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    Columnist laments returnees’ plight

    By Noreen Bowden | June 8, 2007

    The Irish Independent’s article on Vincent Lavery, the 71-year-old returned emigrant who has had difficulty finding a job and accessing social welfare benefits, has prompted an article by a columnist lamenting the difficulties of return.

    Martina Devlin says that she, too, is a returned emigrant, having left for college in England in the 1980s and returning in 1995. She notes that her return had its own difficulties. She says that she learned not to draw attention to her London experience:

    There was a resistance to returned emigrants sharing their expertise, informative though it was. We’re touchy on the subject. People who haven’t worked away can feel threatened by those with a broader perspective.

    She also notes that the welcome for returning emigrants does not always live up to Ireland’s reputation.

    If our emigrants are only back for a fortnight’s holiday it’s all sweetness and light and whatever you’re having yourself, but should they relocate permanently the welcome grows tarnished.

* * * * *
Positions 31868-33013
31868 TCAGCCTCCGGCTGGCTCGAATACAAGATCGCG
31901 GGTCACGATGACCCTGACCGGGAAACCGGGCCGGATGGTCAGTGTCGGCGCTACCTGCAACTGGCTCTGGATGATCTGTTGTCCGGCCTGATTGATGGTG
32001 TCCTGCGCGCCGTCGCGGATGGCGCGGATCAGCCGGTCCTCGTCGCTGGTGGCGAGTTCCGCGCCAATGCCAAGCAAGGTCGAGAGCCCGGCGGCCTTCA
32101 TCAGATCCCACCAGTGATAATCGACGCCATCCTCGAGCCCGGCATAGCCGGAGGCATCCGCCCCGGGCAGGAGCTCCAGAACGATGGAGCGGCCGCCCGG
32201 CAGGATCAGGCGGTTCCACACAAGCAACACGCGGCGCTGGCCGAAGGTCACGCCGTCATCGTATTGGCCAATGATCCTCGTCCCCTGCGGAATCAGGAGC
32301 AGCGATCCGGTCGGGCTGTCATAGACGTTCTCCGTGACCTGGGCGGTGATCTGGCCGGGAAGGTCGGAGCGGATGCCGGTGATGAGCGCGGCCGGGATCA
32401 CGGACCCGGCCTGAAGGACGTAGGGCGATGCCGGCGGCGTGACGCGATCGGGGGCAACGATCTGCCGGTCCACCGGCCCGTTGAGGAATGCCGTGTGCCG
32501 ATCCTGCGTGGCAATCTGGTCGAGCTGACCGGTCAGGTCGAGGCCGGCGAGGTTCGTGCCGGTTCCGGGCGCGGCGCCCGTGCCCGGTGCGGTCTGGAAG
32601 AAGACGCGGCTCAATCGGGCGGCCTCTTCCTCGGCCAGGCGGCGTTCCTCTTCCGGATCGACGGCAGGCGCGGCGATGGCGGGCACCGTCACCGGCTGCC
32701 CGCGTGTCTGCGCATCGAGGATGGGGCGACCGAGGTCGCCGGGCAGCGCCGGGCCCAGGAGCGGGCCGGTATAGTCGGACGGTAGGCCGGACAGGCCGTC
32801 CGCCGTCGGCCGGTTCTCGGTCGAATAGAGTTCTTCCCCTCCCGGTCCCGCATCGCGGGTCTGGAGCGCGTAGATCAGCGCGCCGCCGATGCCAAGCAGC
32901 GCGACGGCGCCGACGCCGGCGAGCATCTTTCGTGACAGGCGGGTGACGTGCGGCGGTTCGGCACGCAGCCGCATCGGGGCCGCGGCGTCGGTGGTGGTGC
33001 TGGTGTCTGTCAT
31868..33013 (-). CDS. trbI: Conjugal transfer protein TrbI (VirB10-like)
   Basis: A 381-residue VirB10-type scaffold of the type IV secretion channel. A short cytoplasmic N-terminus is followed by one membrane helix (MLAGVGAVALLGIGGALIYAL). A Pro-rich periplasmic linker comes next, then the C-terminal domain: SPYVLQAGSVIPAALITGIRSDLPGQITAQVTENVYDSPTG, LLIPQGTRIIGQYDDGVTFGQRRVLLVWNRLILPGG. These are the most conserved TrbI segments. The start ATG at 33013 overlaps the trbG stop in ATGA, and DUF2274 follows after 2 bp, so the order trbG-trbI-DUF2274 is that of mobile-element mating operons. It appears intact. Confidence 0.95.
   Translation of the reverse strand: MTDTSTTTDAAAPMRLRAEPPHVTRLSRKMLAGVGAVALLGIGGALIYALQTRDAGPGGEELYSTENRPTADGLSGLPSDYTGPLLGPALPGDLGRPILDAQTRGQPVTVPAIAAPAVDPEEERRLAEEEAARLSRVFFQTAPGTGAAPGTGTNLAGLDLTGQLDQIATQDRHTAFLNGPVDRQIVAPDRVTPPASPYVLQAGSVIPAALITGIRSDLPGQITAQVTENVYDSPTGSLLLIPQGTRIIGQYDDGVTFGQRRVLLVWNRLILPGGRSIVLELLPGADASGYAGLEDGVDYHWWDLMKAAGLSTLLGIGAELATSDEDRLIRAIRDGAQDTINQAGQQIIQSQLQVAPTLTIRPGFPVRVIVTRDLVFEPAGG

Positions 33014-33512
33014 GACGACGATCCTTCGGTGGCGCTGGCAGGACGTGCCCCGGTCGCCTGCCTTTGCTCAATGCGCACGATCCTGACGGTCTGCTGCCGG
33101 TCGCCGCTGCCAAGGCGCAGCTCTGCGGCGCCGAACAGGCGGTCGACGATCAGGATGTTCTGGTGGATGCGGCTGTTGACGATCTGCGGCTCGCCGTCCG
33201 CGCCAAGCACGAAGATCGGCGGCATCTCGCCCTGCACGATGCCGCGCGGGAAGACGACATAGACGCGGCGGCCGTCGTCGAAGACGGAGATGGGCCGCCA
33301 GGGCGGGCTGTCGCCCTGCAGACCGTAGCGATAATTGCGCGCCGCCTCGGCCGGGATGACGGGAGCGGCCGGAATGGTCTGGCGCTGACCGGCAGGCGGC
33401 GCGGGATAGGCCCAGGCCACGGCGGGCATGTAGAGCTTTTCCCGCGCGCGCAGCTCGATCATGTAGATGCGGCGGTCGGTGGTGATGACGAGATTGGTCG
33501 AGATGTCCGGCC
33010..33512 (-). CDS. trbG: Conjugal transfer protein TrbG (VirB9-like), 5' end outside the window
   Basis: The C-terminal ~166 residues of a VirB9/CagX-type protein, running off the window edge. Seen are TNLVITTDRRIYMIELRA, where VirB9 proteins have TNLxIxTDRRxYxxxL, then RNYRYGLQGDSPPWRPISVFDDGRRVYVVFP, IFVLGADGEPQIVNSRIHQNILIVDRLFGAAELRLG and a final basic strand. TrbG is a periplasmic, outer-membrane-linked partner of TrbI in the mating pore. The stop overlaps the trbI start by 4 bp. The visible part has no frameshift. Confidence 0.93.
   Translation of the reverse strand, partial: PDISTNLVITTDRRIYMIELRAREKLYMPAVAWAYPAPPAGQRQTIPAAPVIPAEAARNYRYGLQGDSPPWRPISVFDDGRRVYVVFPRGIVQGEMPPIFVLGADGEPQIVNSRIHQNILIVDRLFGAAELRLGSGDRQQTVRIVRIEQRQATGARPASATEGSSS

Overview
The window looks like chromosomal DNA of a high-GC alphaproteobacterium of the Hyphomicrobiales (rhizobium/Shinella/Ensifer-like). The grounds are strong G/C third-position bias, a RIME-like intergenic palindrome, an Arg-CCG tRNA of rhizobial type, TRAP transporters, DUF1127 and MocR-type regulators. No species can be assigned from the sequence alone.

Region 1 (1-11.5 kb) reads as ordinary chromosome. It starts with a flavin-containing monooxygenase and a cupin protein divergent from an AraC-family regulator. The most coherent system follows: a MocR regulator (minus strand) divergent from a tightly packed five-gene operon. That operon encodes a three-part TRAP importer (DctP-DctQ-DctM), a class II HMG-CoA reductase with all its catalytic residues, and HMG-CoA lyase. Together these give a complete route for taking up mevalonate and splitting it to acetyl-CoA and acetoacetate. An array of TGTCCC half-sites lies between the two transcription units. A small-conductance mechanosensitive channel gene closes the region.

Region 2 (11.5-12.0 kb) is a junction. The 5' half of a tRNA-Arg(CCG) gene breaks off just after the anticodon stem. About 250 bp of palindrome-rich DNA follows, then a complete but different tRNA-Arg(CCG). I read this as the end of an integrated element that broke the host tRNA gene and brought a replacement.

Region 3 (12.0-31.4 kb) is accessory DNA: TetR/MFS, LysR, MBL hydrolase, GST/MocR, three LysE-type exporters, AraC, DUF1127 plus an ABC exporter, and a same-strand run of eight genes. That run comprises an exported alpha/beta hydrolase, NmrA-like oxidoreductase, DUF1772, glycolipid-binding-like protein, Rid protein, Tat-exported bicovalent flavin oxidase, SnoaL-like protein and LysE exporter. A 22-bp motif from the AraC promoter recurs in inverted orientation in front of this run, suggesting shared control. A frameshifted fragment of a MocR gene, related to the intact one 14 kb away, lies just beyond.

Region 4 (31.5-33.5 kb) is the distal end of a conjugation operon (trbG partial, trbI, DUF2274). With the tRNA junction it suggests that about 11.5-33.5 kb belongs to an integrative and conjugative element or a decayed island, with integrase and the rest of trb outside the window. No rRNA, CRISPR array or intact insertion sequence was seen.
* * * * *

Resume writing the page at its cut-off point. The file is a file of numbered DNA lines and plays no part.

We pay lip service to the notion of opening our arms to our emigrants, but shrug our shoulders about problems in store for anyone taking us up on our half-hearted offer.

    Ms Devlin says she has feels sorry for retired emigrants, “because the Ireland of their hearts no longer exists”.

    The mission for them is finding if they have any common ground with the version that replaced it.

    If we could shake off our tigerish tendencies, we could help them in this challenge. A country’s assets are meant to be its people – and our returned emigrants are part of that pool of wealth.

    Read the full article on the Irish Independent website.

    Topics: elderly, Latest News, return migration | Comments Off on Columnist laments returnees’ plight

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